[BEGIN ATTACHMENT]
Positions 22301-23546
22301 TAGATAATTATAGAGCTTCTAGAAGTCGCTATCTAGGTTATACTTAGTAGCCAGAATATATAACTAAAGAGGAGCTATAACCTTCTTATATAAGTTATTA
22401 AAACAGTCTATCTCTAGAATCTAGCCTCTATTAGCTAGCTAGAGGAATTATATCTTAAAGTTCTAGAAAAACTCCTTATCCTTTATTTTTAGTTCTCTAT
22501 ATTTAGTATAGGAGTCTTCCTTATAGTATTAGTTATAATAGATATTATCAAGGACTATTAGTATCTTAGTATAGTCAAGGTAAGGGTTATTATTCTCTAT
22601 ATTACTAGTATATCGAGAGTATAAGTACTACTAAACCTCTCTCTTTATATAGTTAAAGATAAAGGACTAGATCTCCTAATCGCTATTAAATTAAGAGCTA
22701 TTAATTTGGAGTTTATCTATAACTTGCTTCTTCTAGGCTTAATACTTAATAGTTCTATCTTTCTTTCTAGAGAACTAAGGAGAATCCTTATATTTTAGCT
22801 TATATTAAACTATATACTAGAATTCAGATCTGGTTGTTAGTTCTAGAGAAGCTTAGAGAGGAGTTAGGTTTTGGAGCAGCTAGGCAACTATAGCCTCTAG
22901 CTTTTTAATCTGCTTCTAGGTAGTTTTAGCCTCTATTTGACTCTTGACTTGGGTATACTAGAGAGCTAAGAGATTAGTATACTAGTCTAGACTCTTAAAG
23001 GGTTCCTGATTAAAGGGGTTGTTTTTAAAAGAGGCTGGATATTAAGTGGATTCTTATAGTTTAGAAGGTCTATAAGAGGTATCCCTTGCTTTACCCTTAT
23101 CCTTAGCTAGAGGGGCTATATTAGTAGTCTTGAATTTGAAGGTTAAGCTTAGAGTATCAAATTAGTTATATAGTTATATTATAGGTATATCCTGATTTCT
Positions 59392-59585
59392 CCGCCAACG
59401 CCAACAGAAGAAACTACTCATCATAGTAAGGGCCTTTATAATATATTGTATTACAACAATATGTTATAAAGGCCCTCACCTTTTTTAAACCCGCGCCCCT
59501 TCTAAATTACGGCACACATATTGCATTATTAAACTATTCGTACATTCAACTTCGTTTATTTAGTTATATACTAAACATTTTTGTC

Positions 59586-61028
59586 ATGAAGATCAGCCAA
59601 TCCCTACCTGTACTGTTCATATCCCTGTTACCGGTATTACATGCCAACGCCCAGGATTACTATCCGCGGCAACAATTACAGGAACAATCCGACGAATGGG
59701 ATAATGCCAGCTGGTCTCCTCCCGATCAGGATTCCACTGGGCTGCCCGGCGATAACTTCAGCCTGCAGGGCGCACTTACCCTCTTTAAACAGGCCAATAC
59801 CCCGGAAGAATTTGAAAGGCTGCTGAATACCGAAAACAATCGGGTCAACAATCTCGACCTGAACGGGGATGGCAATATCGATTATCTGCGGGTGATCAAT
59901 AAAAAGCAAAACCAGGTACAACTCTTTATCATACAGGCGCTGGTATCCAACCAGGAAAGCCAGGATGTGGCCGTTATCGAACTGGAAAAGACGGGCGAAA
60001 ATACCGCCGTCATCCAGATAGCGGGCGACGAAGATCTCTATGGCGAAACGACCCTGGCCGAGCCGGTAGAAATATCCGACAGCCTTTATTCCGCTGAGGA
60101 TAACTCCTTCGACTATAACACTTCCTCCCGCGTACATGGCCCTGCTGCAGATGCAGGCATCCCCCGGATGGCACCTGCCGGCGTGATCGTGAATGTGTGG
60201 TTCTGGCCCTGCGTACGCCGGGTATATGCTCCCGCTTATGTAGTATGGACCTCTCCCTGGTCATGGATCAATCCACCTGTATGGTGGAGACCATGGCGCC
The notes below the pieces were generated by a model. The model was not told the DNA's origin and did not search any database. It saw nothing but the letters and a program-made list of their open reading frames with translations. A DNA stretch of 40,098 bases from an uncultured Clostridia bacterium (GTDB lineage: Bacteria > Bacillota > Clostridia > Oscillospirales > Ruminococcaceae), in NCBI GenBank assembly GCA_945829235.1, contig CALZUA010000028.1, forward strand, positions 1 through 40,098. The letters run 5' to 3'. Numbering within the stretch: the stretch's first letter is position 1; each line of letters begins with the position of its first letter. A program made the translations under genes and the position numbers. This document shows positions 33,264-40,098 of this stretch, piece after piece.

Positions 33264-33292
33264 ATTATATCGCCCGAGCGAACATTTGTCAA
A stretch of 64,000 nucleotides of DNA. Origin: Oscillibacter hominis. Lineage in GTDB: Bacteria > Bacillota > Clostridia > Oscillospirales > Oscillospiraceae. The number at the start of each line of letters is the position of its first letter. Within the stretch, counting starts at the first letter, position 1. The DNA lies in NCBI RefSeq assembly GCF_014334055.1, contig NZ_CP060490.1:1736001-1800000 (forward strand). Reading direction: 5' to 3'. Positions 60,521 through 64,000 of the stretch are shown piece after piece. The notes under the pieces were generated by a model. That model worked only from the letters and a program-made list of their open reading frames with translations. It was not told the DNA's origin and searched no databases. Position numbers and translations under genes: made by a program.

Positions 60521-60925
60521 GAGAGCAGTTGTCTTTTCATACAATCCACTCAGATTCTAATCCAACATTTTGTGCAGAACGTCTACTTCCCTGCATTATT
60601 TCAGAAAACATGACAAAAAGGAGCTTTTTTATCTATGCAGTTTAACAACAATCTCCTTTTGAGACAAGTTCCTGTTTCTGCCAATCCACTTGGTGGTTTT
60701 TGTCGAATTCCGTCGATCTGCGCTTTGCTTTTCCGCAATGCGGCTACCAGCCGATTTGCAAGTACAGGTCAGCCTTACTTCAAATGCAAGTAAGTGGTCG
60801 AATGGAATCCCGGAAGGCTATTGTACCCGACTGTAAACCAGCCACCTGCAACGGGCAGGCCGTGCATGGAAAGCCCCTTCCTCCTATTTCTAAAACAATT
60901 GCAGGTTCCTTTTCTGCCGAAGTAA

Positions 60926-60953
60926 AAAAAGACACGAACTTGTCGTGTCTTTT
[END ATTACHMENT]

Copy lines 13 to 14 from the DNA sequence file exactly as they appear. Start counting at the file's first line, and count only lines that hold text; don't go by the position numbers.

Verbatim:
59401 CCAACAGAAGAAACTACTCATCATAGTAAGGGCCTTTATAATATATTGTATTACAACAATATGTTATAAAGGCCCTCACCTTTTTTAAACCCGCGCCCCT
59501 TCTAAATTACGGCACACATATTGCATTATTAAACTATTCGTACATTCAACTTCGTTTATTTAGTTATATACTAAACATTTTTGTC